CRN head counters attacks on industry
MCLEAN, Va USA Today opinion piece published last month regarding a Consumer Reports attack on the dietary supplement industry. —The Council for Responsible Nutrition’s president and CEO Steve Mister supplied the “opposing view” to a
At issue was the public misconception that dietary supplements are unregulated. “While many users believe that sale of unsafe or ineffective supplements must be illegal, it is not,” USA Today opined, citing Consumer Reports. “The public has little protection from useless, fraudulent, dangerous or even deadly products, thanks to special protection Congress gave the industry in 1994.”
“Truth is, the Food and Drug Administration already has ample authority to regulate this industry,” Mister countered. Opinions of regulation aside, Consumer Reports had outlined problems with a dozen considered-to-be-dangerous herbal supplements—none of which would make any mass retailer’s best-seller list.
“The media circus surrounding the latest issue of Consumer Reports implicates the entire aisle of mainstream dietary supplements based on 12 ingredients that, combined, make up less than 1% of the marketplace,” Mister noted. “Yet given the attention, one would think these 12 herbs represent the mainstream dietary supplement aisle at your neighborhood pharmacy. They do not.” Mister added, “If any of these 12 ingredients is truly unsafe, then the FDA should ban its use.”
Pittsburgh Business Group on Health’s LivingMyLife program to expand
PITTSBURGH The Pittsburgh Business Group on Health’s LivingMyLife program, which helps diabetes patients with disease management through the use of “coach pharmacists,” will soon do the same for those with other diseases, according to published reports.
The Pittsburgh Tribune-Review reported Friday that LivingMyLife also would help patients with asthma and heart disease. The program, which began in 2006, allows patients to manage their disease with visits to pharmacies, mostly Giant Eagle, Kmart and some independents.
The announcement was made at the annual healthcare symposium of the group and involved more than 100 attendees, the newspaper reported.
DSC debunks industry misconceptions at briefing
WASHINGTON The Congressional Dietary Supplement Caucus, in cooperation with two trade associations representing the dietary supplement industry — the Natural Products Association and the Council for Responsible Nutrition — held a briefing on Capitol Hill Thursday in an effort to debunk some of the untruths and misconceptions about the dietary supplement industry and its role in Americans’ wellness regimens.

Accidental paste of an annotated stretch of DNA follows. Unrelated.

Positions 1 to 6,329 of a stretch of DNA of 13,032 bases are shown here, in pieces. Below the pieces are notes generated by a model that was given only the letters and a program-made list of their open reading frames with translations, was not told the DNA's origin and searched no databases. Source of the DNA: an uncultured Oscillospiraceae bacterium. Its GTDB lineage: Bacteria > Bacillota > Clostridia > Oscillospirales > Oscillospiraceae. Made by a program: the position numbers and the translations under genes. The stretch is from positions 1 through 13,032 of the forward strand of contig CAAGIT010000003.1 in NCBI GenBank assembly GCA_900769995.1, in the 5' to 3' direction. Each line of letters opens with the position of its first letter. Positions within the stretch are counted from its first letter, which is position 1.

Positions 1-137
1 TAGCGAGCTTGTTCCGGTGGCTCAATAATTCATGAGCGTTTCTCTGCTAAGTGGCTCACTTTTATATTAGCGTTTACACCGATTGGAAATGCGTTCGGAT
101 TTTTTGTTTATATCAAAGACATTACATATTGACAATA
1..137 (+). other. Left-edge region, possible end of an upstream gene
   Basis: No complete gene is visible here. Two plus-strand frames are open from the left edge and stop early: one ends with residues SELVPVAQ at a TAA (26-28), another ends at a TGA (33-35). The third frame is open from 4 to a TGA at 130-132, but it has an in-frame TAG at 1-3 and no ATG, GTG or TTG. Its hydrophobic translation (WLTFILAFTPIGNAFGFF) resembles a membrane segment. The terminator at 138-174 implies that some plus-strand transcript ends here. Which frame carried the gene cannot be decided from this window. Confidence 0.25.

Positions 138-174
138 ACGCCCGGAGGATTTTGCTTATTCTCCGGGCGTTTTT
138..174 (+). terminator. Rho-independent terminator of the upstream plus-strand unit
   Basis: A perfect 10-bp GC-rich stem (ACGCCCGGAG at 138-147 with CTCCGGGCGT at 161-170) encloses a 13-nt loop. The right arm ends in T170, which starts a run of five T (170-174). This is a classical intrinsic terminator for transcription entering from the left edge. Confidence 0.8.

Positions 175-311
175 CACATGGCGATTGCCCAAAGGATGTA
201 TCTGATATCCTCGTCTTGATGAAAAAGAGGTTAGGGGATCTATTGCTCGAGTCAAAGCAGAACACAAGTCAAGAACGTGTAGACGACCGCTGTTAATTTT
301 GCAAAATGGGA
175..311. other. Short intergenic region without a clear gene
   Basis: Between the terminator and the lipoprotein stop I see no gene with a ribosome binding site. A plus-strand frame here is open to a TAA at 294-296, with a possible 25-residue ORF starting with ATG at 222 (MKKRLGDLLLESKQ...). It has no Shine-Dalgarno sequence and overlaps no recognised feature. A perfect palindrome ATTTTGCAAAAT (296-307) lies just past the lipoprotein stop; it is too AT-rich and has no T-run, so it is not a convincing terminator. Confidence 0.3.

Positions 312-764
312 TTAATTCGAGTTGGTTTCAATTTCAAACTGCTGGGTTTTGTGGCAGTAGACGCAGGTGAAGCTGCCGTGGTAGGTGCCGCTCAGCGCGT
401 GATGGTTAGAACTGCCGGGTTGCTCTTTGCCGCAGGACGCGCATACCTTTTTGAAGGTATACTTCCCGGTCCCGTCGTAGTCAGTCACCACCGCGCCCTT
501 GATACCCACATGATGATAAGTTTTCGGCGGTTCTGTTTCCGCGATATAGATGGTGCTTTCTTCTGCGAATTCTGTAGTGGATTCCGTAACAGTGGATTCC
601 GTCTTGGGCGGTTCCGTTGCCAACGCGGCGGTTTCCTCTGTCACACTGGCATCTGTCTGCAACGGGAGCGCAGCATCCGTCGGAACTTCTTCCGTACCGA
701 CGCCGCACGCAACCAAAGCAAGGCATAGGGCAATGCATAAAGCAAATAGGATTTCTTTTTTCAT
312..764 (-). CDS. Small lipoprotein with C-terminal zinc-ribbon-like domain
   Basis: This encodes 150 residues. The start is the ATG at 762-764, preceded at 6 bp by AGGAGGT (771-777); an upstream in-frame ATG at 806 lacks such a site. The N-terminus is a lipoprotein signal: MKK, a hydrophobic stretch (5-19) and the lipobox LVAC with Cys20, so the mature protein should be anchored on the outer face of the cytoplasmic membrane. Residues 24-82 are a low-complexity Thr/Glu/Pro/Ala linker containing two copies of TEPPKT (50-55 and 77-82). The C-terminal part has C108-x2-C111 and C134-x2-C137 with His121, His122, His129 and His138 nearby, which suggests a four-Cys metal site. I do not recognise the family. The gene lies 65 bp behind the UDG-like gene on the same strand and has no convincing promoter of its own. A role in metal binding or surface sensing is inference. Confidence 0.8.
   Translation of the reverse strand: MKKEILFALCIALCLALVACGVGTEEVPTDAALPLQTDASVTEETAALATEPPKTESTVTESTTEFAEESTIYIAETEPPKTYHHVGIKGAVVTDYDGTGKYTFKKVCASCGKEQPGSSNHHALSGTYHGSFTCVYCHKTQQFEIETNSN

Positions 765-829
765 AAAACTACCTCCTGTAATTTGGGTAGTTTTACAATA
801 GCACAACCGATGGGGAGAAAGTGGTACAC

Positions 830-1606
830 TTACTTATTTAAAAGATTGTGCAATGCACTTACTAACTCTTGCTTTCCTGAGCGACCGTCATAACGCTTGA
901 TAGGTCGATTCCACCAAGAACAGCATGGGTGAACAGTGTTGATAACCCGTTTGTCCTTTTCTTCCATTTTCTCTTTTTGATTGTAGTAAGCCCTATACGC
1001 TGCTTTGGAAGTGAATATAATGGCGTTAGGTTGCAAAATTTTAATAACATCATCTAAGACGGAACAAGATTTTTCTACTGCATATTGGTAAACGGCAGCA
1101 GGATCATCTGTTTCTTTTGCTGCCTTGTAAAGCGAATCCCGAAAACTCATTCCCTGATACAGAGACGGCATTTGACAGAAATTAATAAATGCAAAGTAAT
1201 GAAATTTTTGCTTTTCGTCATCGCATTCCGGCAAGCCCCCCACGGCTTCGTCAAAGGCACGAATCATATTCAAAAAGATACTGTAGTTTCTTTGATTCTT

“It’s all about prevention. Prevention is the new mantra among consumers,” suggested guest speaker Patrick Rea, publisher and editorial director of Nutrition Business Journal.
Speaking to an audience of staff members from the House of Representatives and Senate, Rea said that even during tough economic times, consumers turn to dietary supplements as an important part of their immunity and prevention plan.
“Consumers looked at supplements as one way through the recession to help take care of themselves. Health is recession resilient, and the sales over time support this fact,” Rea said.
Rea addressed several “industry myths” –– including the notions that dietary supplements are unnecessary because people get what they need from food, that people really do not want to take supplements, that the pharmaceutical industry will destroy the dietary supplement industry and that the industry is unregulated.
“Our numbers show that somewhere between 60% to 80% of Americans take supplements, and 48% of them consider themselves regular users,” Rea said.
Rea also mentioned the growing acceptance of dietary supplements among conventional health practitioners, and the growing trend among pharmaceutical companies to develop their own versions of products usually sold as supplements.
“In a study of healthcare professionals, 72% of physicians and 89% of nurses are dietary supplement consumers, and 79% of physicians and 82% of nurses recommend dietary supplements to their patients,” Rea noted.
Regarding industry regulation, Rea countered that the supplement industry is one of the more highly regulated industries and that the industry welcomes those regulations. “[For example], a lot of the [dietary supplement] companies are rallying behind the [good manufacturing practices] regulations,” he said. “They want it to be known that they are a GMP-compliant company. And, the Dietary Supplement Health Education Act made claims rules clear and has really helped the industry focus and develop.”